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11 pages, 792 KiB  
Article
Neonatal Bloodstream Infection with Ceftazidime-Avibactam-Resistant blaKPC-2-Producing Klebsiella pneumoniae Carrying blaVEB-25
by Charalampos Zarras, Elias Iosifidis, Maria Simitsopoulou, Styliani Pappa, Angeliki Kontou, Emmanuel Roilides and Anna Papa
Antibiotics 2023, 12(8), 1290; https://doi.org/10.3390/antibiotics12081290 - 05 Aug 2023
Viewed by 1243
Abstract
Background: Although ceftazidime/avibactam (CAZ/AVI) has become an important option for treating adults and children, no data or recommendations exist for neonates. We report a neonatal sepsis case due to CAZ/AVI-resistant blaKPC-2-harboring Klebsiella pneumoniae carrying blaVEB-25 and the use of a [...] Read more.
Background: Although ceftazidime/avibactam (CAZ/AVI) has become an important option for treating adults and children, no data or recommendations exist for neonates. We report a neonatal sepsis case due to CAZ/AVI-resistant blaKPC-2-harboring Klebsiella pneumoniae carrying blaVEB-25 and the use of a customized active surveillance program in conjunction with enhanced infection control measures. Methods: The index case was an extremely premature neonate hospitalized for 110 days that had been previously treated with multiple antibiotics. Customized molecular surveillance was implemented at hospital level and enhanced infection control measures were taken for early recognition and prevention of outbreak. Detection and identification of blaVEB-25 was performed using next-generation sequencing. Results: This was the first case of a bloodstream infection caused by KPC-producing K. pneumoniae that was resistant to CAZ/AVI without the presence of a metalo-β-lactamase in the multiplex PCR platform in a neonate. All 36 additional patients tested (12 in the same NICU and 24 from other hospital departments) carried wild-type blaVEB-1 but they did not harbor blaVEB-25. Conclusion: The emergence of blaVEB-25 is signal for the horizontal transfer of plasmids at hospital facilities and it is of greatest concern for maintaining a sharp vigilance for the surveillance of novel resistance mechanisms. Molecular diagnostics can guide appropriate antimicrobial therapy and the early implementation of infection control measures against antimicrobial resistance. Full article
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10 pages, 2304 KiB  
Article
Prevalence of Carbapenemases in Carbapenem-Resistant Acinetobacter baumannii Isolates from the Kingdom of Bahrain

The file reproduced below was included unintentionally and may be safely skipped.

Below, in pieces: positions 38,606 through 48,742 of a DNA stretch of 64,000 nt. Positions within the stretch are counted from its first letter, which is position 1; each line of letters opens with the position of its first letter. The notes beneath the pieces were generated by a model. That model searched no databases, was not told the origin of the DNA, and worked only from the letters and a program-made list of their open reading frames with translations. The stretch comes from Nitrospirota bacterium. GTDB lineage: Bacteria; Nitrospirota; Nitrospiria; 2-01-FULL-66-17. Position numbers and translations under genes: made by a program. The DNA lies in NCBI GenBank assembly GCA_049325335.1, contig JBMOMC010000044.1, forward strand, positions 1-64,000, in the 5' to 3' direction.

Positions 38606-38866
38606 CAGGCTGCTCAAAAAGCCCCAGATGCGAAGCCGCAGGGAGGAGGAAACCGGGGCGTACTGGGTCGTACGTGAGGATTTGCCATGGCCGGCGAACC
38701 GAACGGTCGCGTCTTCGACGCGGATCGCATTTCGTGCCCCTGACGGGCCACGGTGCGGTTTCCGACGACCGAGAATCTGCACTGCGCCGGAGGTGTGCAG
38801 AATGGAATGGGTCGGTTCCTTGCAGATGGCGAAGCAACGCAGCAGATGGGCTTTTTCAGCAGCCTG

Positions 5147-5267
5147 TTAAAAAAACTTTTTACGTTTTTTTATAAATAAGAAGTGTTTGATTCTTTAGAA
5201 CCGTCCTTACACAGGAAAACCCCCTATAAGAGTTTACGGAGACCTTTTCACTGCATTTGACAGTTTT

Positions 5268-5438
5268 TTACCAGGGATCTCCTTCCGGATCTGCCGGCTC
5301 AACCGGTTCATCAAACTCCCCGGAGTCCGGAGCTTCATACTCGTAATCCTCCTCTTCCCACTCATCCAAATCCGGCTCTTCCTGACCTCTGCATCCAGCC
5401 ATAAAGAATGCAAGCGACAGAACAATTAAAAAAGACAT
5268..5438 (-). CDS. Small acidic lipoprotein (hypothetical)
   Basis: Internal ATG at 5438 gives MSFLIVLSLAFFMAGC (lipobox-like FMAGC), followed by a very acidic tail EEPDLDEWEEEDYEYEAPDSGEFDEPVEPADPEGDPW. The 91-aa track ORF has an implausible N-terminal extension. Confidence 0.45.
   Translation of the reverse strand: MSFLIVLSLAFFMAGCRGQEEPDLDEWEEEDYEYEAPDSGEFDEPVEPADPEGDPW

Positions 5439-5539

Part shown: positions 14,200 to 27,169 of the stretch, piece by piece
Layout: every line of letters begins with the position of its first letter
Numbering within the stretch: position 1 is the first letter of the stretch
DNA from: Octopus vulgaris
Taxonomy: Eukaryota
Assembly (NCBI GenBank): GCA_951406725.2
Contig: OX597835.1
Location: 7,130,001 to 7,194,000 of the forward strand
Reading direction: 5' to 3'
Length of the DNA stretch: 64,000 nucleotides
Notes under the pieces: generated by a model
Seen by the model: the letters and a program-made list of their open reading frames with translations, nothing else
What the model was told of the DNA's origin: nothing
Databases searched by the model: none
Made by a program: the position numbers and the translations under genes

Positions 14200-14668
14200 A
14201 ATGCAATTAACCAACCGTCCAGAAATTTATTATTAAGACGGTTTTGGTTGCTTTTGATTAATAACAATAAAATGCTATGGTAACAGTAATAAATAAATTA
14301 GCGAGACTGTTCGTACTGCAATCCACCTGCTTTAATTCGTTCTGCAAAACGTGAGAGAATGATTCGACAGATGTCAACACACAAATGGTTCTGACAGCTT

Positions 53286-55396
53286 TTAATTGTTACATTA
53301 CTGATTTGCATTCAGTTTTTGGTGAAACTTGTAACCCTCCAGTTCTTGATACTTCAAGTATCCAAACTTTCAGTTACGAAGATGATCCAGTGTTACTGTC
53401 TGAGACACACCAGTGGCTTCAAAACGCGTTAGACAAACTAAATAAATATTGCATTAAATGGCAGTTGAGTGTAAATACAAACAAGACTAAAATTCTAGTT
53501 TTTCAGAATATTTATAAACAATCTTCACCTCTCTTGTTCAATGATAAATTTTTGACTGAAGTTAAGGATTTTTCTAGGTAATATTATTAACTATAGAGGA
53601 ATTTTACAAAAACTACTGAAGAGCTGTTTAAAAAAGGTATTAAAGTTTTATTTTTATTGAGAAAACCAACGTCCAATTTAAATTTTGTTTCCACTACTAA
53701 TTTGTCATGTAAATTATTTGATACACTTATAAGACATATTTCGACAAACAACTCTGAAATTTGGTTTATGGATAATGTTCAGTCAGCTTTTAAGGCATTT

by Nouf Al-Rashed, Khalid M. Bindayna, Mohammad Shahid, Nermin Kamal Saeed, Abdullah Darwish, Ronni Mol Joji and Ali Al-Mahmeed
Antibiotics 2023, 12(7), 1198; https://doi.org/10.3390/antibiotics12071198 - 17 Jul 2023
Cited by 2 | Viewed by 1486
Abstract
Background: Acinetobacter baumannii is regarded as a significant cause of death in hospitals. The WHO recently added carbapenem-resistant Acinetobacter baumannii (CRAB) to its global pathogen priority list. There is a dearth of information on CRAB from our region. Methods: Fifty CRAB isolates were [...] Read more.
Background: Acinetobacter baumannii is regarded as a significant cause of death in hospitals. The WHO recently added carbapenem-resistant Acinetobacter baumannii (CRAB) to its global pathogen priority list. There is a dearth of information on CRAB from our region. Methods: Fifty CRAB isolates were collected from four main hospitals in Bahrain for this study. Bacterial identification and antibiotic susceptibility tests were carried out using the BD PhoenixTM and VITEK-2 compact, respectively. Using conventional PCR, these isolates were further screened for carbapenem resistance markers (blaOXA-51, blaOXA-23, blaOXA-24, blaOXA-40, blaIMP, blaNDM, blaVIM, and blaKPC). Results: All of the isolates were resistant to imipenem (100%), meropenem (98%), and cephalosporins (96–98%), followed by other commonly used antibiotics. All these isolates were least resistant to gentamicin (64%). The detection of resistance determinants showed that the majority harbored blaOXA-51 (100%) and blaIMP (94%), followed by blaOXA-23 (82%), blaOXA-24 (46%), blaOXA-40 (14%), blaNDM (6%), blaVIM (2%), and blaKPC (2%). Conclusion: The study isolates showed a high level of antibiotic resistance. Class D carbapenemases were more prevalent in our CRAB isolate collection. The resistance genes were found in various combinations. This study emphasizes the importance of strengthening surveillance and stringent infection control measures in clinical settings to prevent the emergence and further spread of such isolates. Full article
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14 pages, 2168 KiB  
Article
Evaluation of Five Host Inflammatory Biomarkers in Early Diagnosis of Ventilator-Associated Pneumonia in Critically Ill Children: A Prospective Single Center Cohort Study
by Maria Sdougka, Maria Simitsopoulou, Elena Volakli, Asimina Violaki, Vivian Georgopoulou, Argiro Ftergioti, Emmanuel Roilides and Elias Iosifidis
Antibiotics 2023, 12(5), 921; https://doi.org/10.3390/antibiotics12050921 - 17 May 2023
Cited by 1 | Viewed by 1425
Abstract
Background: Early diagnosis of ventilator-associated pneumonia (VAP) remains a challenge due to subjective clinical criteria and the low discriminative power of diagnostic tests. We assessed whether rapid molecular diagnostics in combination with Clinically Pulmonary Index Score (CPIS) scoring, microbiological surveillance and biomarker measurements [...] Read more.